Syracuse Post-Standard - October 3, 1980

LeFlore On Sidelines


By the United Press International


MONTREAL (UPI) — They also serve who stand around a lot, kick the earth, and wait for one chance to run from first to second base each night.


"I have seen bad luck, and I have seen good luck, but this is just no luck at all," said Ron LeFlore, summing up the last month of what had once been the happiest season of his life.


LeFlore, base-stealing artist supreme and catalyst of the Montreal offense this season, stared at the cast on his left arm. Inside the cast a bone with a difficult name (scaphoid) was healing. As far as LeFlore was concerned, it might just as well be called his 'achilles heel'.


"I was enjoying this baseball season so much," said LeFlore, who after six major league campaigns was very much a part of a pennant race and had a solid shot at the stolen base title.


LeFlore banged into a wall Sept. 11 against the Cubs. Since then he is lucky to get into action once a night as a pinch runner. His steal total once the highest in the league, now stand at 94, third in the majors and second in the National League behind Omar Moreno.


Doctors removed the cast on his arm Monday. After X-rays Wednesday they decided the bone was healing well, but needed at least 10 more days.


The cast could easily have been left off, but Dr. Larry Caughlin reasoned that LeFlore could not be trusted with his own best interests.


"He asked me if I would take batting practice if he left the cast off," Flore grinned. "I said I might. And really, I am sure I would have. I know I wouldn't have been able to help myself.


"So he told me that in that case he would have it put back on... sort of a way to harness me."


Outfielder-first baseman Warren Cromartie, the resident dry wit of the Expos, entered the clubhouse with consoling words. But it was hard to tell at first whether Cromartie was trying to comfort or kill.


"Tough, tough, tough," he said without looking at LeFlore. "Probably be the last time in your life you will ever get this close to a pennant. Just glad it ain't me."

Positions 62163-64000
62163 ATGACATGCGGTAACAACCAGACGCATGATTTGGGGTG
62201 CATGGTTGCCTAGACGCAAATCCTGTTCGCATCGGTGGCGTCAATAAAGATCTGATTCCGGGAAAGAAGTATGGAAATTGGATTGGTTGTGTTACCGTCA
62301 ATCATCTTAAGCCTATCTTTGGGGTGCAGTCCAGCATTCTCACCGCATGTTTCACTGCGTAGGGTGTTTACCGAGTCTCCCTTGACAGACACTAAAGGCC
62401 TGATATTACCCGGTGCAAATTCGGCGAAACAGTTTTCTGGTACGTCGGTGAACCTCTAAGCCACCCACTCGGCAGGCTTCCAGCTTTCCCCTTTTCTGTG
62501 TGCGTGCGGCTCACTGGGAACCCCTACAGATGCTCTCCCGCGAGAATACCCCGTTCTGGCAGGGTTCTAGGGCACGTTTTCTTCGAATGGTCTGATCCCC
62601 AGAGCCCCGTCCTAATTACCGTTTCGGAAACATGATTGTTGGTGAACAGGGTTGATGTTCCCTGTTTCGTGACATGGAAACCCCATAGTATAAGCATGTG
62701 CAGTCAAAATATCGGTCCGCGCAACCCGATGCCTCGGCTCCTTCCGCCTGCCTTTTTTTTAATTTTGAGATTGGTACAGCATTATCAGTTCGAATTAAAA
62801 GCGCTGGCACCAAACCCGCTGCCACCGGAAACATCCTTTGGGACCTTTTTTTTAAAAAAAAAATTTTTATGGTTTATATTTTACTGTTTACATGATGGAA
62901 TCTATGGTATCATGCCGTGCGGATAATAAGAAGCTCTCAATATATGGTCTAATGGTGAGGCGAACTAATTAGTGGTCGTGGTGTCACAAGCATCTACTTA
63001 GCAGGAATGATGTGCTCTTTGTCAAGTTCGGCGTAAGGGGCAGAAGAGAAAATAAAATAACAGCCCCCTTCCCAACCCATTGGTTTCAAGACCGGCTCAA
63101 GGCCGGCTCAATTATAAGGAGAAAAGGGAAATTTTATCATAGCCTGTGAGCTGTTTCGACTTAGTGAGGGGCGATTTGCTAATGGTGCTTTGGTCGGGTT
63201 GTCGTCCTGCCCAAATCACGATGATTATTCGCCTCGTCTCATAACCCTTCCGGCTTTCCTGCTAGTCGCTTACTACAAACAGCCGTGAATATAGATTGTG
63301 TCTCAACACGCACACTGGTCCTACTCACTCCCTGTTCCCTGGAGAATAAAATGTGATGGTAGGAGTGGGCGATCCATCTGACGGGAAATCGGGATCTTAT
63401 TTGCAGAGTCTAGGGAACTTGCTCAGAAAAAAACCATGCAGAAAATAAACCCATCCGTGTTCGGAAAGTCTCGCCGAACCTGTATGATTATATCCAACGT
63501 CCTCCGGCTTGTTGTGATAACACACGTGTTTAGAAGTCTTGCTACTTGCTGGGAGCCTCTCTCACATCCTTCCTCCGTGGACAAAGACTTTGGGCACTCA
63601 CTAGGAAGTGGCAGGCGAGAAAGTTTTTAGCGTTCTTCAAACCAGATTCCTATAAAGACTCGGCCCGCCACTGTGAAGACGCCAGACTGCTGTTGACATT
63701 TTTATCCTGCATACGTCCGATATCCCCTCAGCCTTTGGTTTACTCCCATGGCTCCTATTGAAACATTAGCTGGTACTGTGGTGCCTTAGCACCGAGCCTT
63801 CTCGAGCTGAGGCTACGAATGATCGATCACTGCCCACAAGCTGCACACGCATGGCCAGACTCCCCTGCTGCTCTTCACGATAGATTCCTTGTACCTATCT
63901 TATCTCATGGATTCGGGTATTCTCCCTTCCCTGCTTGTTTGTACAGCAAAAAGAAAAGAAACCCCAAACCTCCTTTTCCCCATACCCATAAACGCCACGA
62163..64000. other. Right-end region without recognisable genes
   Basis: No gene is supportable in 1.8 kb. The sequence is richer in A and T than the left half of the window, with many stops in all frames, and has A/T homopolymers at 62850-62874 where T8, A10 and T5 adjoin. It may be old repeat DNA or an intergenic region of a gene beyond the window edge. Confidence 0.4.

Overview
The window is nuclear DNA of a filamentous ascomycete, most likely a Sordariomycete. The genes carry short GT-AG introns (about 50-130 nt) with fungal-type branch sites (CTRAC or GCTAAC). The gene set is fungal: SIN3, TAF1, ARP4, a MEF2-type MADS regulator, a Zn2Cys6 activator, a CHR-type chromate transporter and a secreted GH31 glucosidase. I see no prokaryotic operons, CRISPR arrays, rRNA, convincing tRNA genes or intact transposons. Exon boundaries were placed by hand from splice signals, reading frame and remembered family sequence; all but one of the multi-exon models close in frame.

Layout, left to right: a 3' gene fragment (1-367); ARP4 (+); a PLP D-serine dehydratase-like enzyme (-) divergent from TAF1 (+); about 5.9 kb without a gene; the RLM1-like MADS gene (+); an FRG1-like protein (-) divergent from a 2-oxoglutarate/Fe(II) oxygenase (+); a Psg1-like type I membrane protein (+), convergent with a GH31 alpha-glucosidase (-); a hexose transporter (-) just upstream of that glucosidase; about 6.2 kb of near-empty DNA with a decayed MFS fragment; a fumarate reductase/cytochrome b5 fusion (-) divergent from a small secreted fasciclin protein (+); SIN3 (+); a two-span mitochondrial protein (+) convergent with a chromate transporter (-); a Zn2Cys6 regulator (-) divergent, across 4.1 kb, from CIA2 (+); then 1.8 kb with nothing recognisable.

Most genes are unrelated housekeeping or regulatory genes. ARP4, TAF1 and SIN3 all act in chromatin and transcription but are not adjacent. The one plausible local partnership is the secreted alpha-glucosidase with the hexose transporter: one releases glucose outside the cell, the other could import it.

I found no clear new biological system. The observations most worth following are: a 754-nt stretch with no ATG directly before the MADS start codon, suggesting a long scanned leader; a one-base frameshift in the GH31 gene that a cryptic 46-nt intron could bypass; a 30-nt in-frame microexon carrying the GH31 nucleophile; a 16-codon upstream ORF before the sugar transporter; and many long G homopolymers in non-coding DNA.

LeFlore grinned, recognizing Cromartie's attempt at a bit of reverse psychology. "That's my friend as you can tell," he said.


LeFlore was hitting .257 with 93 runs scored before the injury. He and Rodney Scott, who has 83 runs and 62 steals, have already surpassed the league record for the most steals by two men on the same team.


LeFlore's injury poses a dilemma for Montreal Manager Dick Williams.


Should the Expos get by Philadelphia this weekend, their roster will have to be cut from 40 to 25 players for postseason play.


Actually the roster was named Ang. 31 with LeFlore's name included, but rules allow that injured players may he replaced up to one hour before the first game of the playoffs.


Williams would like the luxury of carrying the best pinch runner in baseball on that roster, but he may decide that a healthy hitter like John Tamargo is even more valuable.

Phils Win, Set Stage For Showdown In Montreal


By the United Press International


PHILADELPHIA (UPI) - The stage is now set for the Philadelphia Phillies and Montreal Expos to play a best 2-of-3 series for the National League Eastern Division title.


The Phillies earned the right to go into Montreal's Olympic Stadium tied with the Expos for the lead Thursday night with a 4-2 victory over the Chicago Cubs, their fourth straight victory and 17 in the last 24 games.


The big scries begins Friday night with Dick Ruthven going against Montreal's Scott Sanderson. "It's certainly better than having to look at the Scoreboard," Phillies manager Dallas Green said of the head-to-head matchup. "At least we can see what's going on.


"We feel rather confident. We know what we have to do. We've played pretty darn good baseball for a long time with our backs to the wall. We're really getting the job done."


It was Mike Schmidt's major league-leading 46th home run that tied the game in the fourth.


Veteran Pete Rose felt confident the Phillies could leave Montreal on Sunday night with their fourth divisional title in the last five years.


"This is a year where a lot of teams are going into other teams' parks and winning," Rose said. 'They're playing with a lot of momentum but I'm glad we played today. I'm sure a team that has won five in a row like they have wanted to go to the ballpark today. I know I don't like to sit around all day thinking about tomorrow."


Unser, starting his fourth straight game in place of the injured Garry Maddox, started the Philadelphia seventh off loser Bill Caudill, 4-6, with a slicing double down the leftfield line. Moreland, playing in his third game in four nights in place of slump-ridden Bob Boone, then lined Caudill's next pitch into right center, scoring Unser easily.


The Phillies added two insurance run in the eighth. Pete Rose reached on a single and scored on a three-base throwing error by Cubs' third baseman Steve Dillard that allowed Mike Schmidt to reach third. Greg Gross then singled in Schmidt.


Rookie Bob Walk, 11-7, pitched 7-1/3 innings, allowing six hits and one run in picking up his first victory since Sept 4.